## You Want Me to Teach WHAT?

*Hang in there!*

by Linda Ramirez

## Why math?

“You want me to teach what? Math? But I am an English language teacher. How dare you!”

These were the thoughts I had when I went into momentary shock after accepting an offer to teach adult international English language (EL) students in the Adult Education Department of a state community college in Massachusetts. Upon hire, I quickly learned that I would be expected to teach English language reading, writing, grammar, listening, and speaking in addition to cultural diversity, inclusion, American history, social science, community civics, and math. “Yes, of course,” I thought, “but, MATH?”

I began to rack my brain, thinking about the classes I had taken while recently completing my graduate school teaching certificate for English language teaching. None of my professors ever mentioned teaching math as part of an EL teacher’s job. The state must be mistaken, I thought.

But the state was right. According to the National Center for Education Statistics (NCES), 10.3 percent of all public-school students are EL students, a percentage that continues to increase. Furthermore, as recently reported by the Institute of Education Sciences, according to the National Reporting System for Adult Education, in the program year 2021-22, nationally, free or low-cost adult education programs enrolled about 900,000 students, with nearly 50 percent in English language acquisition or integrated English literacy and civics education programs. These EL students in public schools or adult education programs are required to meet the academic content and achievement standards expected of all students. And that includes math.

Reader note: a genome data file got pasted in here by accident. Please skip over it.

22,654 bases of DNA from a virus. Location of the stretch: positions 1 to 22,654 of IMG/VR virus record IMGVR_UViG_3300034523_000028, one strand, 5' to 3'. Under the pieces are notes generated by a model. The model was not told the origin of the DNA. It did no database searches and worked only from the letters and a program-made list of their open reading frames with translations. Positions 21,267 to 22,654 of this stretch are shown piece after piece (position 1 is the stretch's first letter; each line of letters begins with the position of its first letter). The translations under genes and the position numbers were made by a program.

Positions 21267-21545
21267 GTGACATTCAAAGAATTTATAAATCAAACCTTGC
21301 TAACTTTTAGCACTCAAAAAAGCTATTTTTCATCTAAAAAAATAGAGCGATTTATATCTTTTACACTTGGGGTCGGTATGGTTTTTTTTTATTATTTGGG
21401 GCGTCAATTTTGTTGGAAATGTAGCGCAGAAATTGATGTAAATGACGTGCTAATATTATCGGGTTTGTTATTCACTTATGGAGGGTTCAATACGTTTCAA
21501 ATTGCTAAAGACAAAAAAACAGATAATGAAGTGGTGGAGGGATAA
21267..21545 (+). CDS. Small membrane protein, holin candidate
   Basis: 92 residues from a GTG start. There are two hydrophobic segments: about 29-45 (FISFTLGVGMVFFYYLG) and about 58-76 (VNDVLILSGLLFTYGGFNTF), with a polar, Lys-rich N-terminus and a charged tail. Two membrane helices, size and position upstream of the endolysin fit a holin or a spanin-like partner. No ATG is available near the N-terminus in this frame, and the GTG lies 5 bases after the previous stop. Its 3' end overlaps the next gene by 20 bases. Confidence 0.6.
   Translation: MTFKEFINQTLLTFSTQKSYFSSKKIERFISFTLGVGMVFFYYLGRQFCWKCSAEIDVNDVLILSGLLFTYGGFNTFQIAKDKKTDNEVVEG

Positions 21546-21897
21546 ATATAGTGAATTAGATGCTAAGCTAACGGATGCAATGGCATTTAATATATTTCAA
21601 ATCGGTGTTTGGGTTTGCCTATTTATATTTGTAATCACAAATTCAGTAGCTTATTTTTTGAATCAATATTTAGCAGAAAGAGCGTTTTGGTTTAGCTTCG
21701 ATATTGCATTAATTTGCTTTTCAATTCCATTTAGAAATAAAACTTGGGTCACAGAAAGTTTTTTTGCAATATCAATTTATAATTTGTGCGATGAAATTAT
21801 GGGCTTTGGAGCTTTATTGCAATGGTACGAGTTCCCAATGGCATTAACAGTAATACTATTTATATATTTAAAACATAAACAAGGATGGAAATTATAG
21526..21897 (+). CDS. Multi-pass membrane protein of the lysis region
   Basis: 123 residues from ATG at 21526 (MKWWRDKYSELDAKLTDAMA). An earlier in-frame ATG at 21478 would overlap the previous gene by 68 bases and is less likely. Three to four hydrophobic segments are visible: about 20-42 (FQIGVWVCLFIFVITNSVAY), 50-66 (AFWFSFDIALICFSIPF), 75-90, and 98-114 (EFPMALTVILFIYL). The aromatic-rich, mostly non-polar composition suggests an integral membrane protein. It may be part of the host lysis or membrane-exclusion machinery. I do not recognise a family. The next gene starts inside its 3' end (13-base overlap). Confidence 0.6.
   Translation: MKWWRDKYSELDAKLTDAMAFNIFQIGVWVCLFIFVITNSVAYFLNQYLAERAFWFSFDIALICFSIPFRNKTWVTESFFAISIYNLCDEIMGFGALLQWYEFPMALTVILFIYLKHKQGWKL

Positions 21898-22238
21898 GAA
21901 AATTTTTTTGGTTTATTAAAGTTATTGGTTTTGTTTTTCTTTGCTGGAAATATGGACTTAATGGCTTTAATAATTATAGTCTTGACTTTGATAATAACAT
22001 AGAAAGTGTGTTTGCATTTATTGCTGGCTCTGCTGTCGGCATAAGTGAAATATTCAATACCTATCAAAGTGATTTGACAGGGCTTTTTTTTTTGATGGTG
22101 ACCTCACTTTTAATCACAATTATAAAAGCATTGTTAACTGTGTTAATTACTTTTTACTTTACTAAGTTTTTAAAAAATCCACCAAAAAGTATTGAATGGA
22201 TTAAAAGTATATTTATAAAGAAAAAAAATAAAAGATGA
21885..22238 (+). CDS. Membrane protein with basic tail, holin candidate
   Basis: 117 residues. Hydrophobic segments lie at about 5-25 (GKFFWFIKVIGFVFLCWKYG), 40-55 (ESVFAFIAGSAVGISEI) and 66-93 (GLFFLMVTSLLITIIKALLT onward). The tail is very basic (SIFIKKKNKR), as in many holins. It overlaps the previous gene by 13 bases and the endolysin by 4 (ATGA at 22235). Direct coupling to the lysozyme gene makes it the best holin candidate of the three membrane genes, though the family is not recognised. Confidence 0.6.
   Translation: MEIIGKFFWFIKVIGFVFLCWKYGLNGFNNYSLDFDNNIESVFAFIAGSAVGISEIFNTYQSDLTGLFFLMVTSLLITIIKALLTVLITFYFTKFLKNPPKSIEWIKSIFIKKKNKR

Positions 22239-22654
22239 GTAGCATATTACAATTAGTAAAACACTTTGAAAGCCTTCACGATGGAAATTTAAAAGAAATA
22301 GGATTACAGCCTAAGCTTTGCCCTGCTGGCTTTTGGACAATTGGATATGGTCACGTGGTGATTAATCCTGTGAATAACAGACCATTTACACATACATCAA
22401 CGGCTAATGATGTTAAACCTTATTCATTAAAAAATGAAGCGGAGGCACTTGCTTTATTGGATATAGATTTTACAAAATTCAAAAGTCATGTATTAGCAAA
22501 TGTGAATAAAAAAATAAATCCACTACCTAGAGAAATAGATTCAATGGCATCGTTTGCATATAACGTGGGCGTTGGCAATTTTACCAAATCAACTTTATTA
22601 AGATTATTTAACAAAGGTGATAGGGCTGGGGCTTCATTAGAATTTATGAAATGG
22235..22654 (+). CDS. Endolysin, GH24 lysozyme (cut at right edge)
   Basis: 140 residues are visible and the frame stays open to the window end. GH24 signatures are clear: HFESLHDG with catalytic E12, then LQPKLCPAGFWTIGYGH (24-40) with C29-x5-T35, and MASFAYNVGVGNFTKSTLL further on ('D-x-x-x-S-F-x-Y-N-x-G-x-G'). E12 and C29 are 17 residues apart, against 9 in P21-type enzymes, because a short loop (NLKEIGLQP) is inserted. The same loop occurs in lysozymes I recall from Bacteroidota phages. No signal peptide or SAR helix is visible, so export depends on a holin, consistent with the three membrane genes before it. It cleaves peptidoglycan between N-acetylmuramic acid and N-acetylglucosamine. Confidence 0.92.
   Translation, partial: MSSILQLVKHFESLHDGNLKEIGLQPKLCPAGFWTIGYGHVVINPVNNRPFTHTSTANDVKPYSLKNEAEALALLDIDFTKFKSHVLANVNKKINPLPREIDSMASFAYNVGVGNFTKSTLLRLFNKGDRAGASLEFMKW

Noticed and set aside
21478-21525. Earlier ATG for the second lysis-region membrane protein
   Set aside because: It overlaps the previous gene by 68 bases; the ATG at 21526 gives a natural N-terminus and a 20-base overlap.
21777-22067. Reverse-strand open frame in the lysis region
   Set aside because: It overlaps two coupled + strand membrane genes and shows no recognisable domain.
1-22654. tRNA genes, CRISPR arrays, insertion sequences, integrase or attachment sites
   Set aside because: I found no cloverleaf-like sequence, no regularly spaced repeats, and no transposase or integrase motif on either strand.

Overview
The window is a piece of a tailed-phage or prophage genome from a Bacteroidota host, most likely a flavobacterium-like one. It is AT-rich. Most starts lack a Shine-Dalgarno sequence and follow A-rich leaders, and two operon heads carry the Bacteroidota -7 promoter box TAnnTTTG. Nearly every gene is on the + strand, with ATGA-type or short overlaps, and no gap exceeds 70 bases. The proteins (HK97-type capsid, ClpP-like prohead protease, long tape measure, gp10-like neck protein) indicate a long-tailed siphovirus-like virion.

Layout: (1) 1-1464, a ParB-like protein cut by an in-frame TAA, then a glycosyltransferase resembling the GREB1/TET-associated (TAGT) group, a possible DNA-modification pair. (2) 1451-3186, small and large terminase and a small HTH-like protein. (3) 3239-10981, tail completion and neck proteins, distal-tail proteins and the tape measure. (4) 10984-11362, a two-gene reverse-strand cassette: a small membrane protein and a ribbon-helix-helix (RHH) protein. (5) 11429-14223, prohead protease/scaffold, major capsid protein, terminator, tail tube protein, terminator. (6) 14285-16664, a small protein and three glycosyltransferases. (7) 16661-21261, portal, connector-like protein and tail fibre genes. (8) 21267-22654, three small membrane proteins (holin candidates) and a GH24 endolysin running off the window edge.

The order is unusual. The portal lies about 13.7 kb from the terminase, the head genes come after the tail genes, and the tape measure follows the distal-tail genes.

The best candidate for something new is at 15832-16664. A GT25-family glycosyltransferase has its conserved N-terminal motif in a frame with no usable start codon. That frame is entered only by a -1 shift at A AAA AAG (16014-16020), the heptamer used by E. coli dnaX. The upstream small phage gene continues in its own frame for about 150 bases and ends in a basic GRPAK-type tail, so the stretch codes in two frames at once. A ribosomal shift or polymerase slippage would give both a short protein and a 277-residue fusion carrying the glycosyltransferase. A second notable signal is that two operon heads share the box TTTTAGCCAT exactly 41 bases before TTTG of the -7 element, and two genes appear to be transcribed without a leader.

The data convinced me—EL teachers need to include math in their lessons. That meant I had to rethink my job as an EL teacher, whether it was creating lessons on solving math word problems, following instructions, or understanding and using mathematical vocabulary correctly, all of which are closely related to language acquisition.

## OK, but why ME?